Have you ever tried to return your stuff to a store because you found out that they changed the prices since you bought them?
The deal was made before and the conditions as they were at the time remain binding.
Now, if they were breaking the old agreement that would be a different story…

They are not separate contracts. The contract has simply been modified, and you acknowledged that the Chicago Reader could modify the contract when you agreed to it.

The Reader doesn’t need to ask for permission, because they own the copyright to the material (which you agreed to) and they haven’t broken the terms of the contract.

Besides, just think how confusing it would be to follow an old thread if all posts from people who are no longer members were removed. You’d only see a fraction of the original "conversation,"part of which would be current posters responding to points which had no longer been raised. It would be a huge pain.


Sure it is. It’s binding with respect to all posts that were made while it was in force. The fact new posts by paying members are being made under a differen agreement is irrelevant. In fact, I assume those terms still apply to posts made by guests.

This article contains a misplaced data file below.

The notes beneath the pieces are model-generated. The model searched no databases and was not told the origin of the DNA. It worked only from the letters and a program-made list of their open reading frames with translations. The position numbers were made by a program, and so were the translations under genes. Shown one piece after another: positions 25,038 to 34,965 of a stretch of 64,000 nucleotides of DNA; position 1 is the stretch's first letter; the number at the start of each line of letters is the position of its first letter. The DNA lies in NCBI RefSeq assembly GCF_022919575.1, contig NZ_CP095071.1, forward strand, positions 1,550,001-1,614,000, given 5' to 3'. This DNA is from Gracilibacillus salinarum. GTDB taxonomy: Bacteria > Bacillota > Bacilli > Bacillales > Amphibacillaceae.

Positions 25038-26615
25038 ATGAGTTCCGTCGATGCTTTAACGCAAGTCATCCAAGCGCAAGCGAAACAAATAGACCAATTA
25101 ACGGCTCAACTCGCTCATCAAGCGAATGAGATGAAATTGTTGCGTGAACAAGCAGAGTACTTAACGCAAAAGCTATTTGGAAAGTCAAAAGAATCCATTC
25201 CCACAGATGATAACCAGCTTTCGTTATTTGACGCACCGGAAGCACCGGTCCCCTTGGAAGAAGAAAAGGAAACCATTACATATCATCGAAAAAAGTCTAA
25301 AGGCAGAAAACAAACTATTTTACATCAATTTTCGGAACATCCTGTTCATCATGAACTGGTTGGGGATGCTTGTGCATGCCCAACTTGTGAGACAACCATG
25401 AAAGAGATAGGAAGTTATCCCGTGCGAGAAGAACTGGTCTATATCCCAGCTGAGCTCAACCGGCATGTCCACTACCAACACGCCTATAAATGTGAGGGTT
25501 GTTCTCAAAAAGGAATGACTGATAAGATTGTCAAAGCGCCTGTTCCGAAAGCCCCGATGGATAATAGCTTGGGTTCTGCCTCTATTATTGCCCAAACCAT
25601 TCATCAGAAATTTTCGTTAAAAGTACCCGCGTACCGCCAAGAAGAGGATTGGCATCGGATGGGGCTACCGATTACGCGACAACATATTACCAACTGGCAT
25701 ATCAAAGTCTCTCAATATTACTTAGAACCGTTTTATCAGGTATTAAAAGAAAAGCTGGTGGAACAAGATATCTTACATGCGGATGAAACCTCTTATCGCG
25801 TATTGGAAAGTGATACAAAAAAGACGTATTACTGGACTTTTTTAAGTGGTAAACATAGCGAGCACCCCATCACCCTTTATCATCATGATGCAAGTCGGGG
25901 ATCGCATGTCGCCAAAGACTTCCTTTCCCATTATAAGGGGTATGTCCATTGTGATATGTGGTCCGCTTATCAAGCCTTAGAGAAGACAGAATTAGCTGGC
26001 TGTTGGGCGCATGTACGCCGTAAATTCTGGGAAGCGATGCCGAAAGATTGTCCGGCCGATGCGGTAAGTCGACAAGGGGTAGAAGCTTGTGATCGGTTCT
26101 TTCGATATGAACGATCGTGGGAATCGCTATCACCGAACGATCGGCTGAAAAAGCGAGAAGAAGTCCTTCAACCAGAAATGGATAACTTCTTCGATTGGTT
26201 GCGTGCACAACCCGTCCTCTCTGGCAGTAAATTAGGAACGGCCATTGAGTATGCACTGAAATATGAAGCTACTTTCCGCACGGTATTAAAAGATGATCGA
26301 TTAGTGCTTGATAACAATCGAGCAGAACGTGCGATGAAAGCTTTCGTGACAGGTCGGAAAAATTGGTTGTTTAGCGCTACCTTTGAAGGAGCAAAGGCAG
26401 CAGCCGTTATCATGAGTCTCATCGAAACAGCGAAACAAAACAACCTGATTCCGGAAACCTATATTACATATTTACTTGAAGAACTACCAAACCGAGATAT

Moot. Sorry, this is becoming a pet peeve of mine.

So? They specifically reserved the right to do so. Some stuff posted on this board has been used in gasp books!


Sez you. This really doesn’t make any sense. It’s not “superimposed.” Posts made under the old deal are governed by the terms of the old deal and posts made under the new deal are governed by the terms of the new deal. It’s actually quite straightforward.

Do you reside in the US? A contract is specific to its inherent terms and conditions. One contract cannot be a condition of another contract, in anyway shape or form, unless specifically referenced to the follow on contract. Waiting for the cite …

If I had a copy of the old rules, I’d cite them. As things stand, the new rules are almost identical to the old rules, and I’m pretty certain this particular line went unchanged during the transition: